A Brief note on Granny's quat interpolation
What Casey does in Granny is the right way to do animation playback. Let me quickly describe it. The only
difficult part is rotation interpolation, so I'll just talk about that.
You have some source data, which is a series of key-frames at high resolution. Generally this is Maya or
something. We're going to fit a cubic spline to these keys. The way we make a spline of rotations is
just by splining the four components of a quat. More on this later, for now take it that we have a spline
of quat keyframes. Start by putting a spline key on every source key. Then solve to reduce the number of
keys to some error metric. You wind up with a spline with very few keys, that satisfies some tweakable
error parameter (there are a lot of important details in measuring the "error" that I won't discuss here).
So, the big problem is just - how do you make a spline of rotation (quat) keys. Well, the clever thing
Casey does is just do a spline one each component. Now, technically that means we are linearly interpolating
quats, which makes them no longer be valid normalized quats. What that really means is we are taking the
quats (which are a double-cover of the rotation group, quats have topology S3) and we are just boosting them
to R4. We then interpolate them in R4 and finally we bring them back to S3 to use as rotations. Now, there
are a lot of maps we could use for S3->R4->S3 (see the paper by Johnstone and Williams), but a pretty good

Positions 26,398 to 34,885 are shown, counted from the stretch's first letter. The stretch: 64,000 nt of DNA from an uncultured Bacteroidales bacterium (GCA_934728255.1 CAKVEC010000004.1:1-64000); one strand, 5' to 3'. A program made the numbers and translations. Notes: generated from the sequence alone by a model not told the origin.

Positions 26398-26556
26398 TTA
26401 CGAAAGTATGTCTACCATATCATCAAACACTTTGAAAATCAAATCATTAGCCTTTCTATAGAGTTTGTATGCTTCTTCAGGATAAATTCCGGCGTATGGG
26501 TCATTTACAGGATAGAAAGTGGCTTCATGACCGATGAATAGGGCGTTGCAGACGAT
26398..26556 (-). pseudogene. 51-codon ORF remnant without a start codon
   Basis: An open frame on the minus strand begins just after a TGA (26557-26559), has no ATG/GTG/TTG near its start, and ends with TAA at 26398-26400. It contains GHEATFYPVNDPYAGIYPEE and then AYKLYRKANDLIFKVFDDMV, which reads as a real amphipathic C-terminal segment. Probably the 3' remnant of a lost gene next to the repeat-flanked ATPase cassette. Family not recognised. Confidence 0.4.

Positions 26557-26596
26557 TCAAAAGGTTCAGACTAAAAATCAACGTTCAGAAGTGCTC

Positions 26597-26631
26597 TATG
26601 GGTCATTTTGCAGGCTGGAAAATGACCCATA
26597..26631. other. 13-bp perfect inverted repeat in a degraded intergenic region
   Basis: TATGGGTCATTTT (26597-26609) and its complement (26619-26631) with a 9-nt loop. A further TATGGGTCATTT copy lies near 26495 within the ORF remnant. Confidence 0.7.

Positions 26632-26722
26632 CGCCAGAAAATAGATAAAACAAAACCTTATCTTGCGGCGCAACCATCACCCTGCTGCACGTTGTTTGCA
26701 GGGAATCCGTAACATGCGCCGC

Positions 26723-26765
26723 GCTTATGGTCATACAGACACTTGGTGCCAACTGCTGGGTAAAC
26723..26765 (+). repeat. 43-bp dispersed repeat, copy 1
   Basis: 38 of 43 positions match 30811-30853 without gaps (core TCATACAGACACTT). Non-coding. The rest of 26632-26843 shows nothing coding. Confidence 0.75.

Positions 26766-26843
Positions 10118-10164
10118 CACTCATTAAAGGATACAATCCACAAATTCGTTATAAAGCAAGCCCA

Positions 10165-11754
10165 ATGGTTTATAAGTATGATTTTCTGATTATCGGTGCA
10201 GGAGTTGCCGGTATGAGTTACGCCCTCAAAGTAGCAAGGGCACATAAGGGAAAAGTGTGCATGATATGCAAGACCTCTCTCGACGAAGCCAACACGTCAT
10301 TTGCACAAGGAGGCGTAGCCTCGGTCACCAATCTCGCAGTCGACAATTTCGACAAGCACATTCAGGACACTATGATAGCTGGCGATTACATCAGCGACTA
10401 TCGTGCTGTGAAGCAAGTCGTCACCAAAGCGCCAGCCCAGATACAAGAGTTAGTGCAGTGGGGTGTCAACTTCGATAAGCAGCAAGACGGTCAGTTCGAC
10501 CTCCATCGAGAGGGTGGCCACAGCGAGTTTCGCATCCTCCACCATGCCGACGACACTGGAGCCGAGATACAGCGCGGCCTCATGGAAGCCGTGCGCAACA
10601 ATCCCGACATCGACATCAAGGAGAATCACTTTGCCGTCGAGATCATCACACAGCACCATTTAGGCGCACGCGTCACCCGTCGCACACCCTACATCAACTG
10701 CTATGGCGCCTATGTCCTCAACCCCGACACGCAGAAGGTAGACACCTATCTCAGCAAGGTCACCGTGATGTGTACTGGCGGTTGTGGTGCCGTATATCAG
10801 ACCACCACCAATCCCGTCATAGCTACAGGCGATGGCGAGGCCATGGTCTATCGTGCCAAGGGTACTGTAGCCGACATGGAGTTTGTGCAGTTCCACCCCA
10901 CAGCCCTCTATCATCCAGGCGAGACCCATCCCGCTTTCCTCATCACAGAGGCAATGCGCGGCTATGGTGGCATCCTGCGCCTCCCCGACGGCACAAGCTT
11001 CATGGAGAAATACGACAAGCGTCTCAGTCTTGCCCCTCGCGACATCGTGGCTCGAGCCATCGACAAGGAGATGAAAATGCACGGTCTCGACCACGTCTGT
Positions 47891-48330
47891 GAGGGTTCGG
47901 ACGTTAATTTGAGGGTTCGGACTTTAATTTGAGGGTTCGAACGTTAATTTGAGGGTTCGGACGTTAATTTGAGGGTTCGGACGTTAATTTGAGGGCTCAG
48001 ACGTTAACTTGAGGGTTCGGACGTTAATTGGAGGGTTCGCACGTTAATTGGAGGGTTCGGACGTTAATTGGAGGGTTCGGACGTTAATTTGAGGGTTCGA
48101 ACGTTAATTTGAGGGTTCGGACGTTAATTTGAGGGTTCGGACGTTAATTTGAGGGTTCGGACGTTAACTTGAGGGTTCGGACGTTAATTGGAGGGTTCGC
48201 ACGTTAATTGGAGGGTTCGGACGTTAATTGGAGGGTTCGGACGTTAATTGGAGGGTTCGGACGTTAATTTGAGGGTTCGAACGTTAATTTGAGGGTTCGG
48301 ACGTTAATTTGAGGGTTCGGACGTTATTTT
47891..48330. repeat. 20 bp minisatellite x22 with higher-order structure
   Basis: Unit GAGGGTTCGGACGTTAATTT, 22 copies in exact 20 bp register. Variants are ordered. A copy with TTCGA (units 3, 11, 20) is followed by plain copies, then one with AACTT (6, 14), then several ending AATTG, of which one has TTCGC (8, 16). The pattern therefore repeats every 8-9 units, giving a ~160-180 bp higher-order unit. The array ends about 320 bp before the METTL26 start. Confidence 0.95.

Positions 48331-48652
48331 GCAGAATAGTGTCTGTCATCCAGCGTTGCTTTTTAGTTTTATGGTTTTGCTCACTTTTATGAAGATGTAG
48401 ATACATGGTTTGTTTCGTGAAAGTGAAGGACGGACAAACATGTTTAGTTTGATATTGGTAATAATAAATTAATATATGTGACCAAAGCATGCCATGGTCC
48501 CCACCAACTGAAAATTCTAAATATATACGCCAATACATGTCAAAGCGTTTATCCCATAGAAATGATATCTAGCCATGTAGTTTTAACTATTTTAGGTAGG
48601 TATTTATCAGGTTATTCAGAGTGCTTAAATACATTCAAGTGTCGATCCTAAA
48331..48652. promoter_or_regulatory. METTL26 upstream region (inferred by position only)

one is just to take the quat components as-is to get from S3->R4 , and then to get back to S3, you just
normalize the 4-vector. Note that in practical use, you don't actually normalize, since you are probably
converting to a matrix, you just use a routine that can correct convert a non-normalized quat to a matrix.
The map R4->S3 does have a pole at {0,0,0,0} in R4, but that pole can be easily avoided in the spline, since
it would only occur if two keys were exactly opposite. (every map S3->R4->S3 has a pole at at least one point,
so you must choose it appropriately).
Now, you may think that just splining the components in R4 would lead to poor quality interpolation, since
really something like slerp is more natural for quats. That's not the case, because the key here is that
you're fitting a spline, and you're measuring the error in terms of actual rotations, so the choice of spline
components minimizes the error is real rotation terms. Now you might suggestion that using a slerp-based
spline could lead to using fewer spline coefficients for the same error value. Yes, in some cases, that is
true (for example, if your animation is just a rotation for A to B degrees at a fixed speed), but for real
data it usally isn't true, and furthermore, since we have a cubic spline, we are implicitly getting a cubic
fit of the slerp function (!).